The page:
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Vertebrate Embryogenesis

Volume 770 of the series Methods in Molecular Biology pp 423-438

Date:

Analyses of Gene Function in Amphioxus Embryos by Microinjection of mRNAs and Morpholino Oligonucleotides

  • Linda Z. HollandAffiliated withMarine Biology Research Division, Scripps Institution of Oceanography, University of California San Diego Email author 
  • , Takayuki OnaiAffiliated withMarine Biology Research Division, Scripps Institution of Oceanography, University of California San Diego

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Abstract

The invertebrate chordate amphioxus (Branchiostoma), which is the most basal living chordate, has become an accepted model for the vertebrate ancestor in studies of development and evolution. Amphioxus resembles vertebrates in regard to morphology, developmental gene expression, and gene function. In addition, the amphioxus genome has representatives of most vertebrate gene families. Although it has not undergone the two rounds of whole genome duplications that occurred early in the vertebrate lineage, the amphioxus genome has retained considerable synteny with vertebrate genomes. Thus, studies of genes and development in amphioxus embryos can reveal the fundamental genetic basis of the vertebrate body plan, giving insights into the developmental mechanisms of such organs as the somites, pharynx, kidney, and the central nervous system. Moreover, amphioxus is very useful for understanding how these characters evolved. This chapter details methods for microinjection of amphioxus eggs with mRNAs or morpholino antisense oligonucleotides to analyze gene networks operating in early development.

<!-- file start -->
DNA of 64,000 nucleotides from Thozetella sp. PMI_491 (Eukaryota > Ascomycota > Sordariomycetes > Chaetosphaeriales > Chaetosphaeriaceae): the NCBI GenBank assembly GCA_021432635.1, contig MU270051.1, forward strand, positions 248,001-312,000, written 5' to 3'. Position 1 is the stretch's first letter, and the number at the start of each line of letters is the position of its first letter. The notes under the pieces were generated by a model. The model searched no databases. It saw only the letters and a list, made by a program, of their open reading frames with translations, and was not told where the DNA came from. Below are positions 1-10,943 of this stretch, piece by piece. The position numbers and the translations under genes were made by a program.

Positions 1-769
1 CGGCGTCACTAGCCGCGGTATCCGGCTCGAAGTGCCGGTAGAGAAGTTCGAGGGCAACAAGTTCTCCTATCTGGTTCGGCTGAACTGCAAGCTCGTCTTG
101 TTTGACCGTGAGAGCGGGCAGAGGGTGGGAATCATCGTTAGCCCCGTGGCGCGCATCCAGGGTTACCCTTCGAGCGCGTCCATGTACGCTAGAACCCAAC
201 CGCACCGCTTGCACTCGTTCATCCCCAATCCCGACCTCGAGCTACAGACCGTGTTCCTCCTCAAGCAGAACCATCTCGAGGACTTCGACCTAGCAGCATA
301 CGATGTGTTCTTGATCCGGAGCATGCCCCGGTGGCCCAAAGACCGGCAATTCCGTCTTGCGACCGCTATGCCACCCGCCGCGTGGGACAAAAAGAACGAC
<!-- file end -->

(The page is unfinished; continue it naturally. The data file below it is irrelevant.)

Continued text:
Key words

Amphioxus gene network microinjection Branchiostoma morpholino oligonucleotides gene function